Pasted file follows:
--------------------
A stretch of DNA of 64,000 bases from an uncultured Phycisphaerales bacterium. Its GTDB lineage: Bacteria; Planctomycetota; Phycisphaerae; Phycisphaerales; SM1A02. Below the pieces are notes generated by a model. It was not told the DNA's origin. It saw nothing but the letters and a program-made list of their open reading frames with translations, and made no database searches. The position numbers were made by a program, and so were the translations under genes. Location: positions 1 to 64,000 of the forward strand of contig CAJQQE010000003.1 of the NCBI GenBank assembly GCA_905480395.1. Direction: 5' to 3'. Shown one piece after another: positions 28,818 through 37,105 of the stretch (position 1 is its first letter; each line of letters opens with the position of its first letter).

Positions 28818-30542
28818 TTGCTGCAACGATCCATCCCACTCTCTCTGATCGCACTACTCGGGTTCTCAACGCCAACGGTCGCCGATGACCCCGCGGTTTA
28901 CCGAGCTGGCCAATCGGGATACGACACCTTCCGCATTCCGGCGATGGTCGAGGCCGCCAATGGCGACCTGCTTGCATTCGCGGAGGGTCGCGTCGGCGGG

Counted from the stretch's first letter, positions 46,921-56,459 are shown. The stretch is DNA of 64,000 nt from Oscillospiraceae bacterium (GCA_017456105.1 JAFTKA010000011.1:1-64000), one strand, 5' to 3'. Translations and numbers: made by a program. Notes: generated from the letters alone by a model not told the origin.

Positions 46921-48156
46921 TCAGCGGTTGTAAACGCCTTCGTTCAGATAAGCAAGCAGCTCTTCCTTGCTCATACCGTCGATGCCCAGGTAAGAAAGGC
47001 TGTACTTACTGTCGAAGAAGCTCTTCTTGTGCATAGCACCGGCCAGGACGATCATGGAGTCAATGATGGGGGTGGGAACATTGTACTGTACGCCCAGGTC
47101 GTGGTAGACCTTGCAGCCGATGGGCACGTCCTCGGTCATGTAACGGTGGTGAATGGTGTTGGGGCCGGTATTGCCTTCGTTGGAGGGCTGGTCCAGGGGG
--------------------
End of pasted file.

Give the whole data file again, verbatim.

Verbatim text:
A stretch of DNA of 64,000 bases from an uncultured Phycisphaerales bacterium. Its GTDB lineage: Bacteria; Planctomycetota; Phycisphaerae; Phycisphaerales; SM1A02. Below the pieces are notes generated by a model. It was not told the DNA's origin. It saw nothing but the letters and a program-made list of their open reading frames with translations, and made no database searches. The position numbers were made by a program, and so were the translations under genes. Location: positions 1 to 64,000 of the forward strand of contig CAJQQE010000003.1 of the NCBI GenBank assembly GCA_905480395.1. Direction: 5' to 3'. Shown one piece after another: positions 28,818 through 37,105 of the stretch (position 1 is its first letter; each line of letters opens with the position of its first letter).

Positions 28818-30542
28818 TTGCTGCAACGATCCATCCCACTCTCTCTGATCGCACTACTCGGGTTCTCAACGCCAACGGTCGCCGATGACCCCGCGGTTTA
28901 CCGAGCTGGCCAATCGGGATACGACACCTTCCGCATTCCGGCGATGGTCGAGGCCGCCAATGGCGACCTGCTTGCATTCGCGGAGGGTCGCGTCGGCGGG

Counted from the stretch's first letter, positions 46,921-56,459 are shown. The stretch is DNA of 64,000 nt from Oscillospiraceae bacterium (GCA_017456105.1 JAFTKA010000011.1:1-64000), one strand, 5' to 3'. Translations and numbers: made by a program. Notes: generated from the letters alone by a model not told the origin.

Positions 46921-48156
46921 TCAGCGGTTGTAAACGCCTTCGTTCAGATAAGCAAGCAGCTCTTCCTTGCTCATACCGTCGATGCCCAGGTAAGAAAGGC
47001 TGTACTTACTGTCGAAGAAGCTCTTCTTGTGCATAGCACCGGCCAGGACGATCATGGAGTCAATGATGGGGGTGGGAACATTGTACTGTACGCCCAGGTC
47101 GTGGTAGACCTTGCAGCCGATGGGCACGTCCTCGGTCATGTAACGGTGGTGAATGGTGTTGGGGCCGGTATTGCCTTCGTTGGAGGGCTGGTCCAGGGGG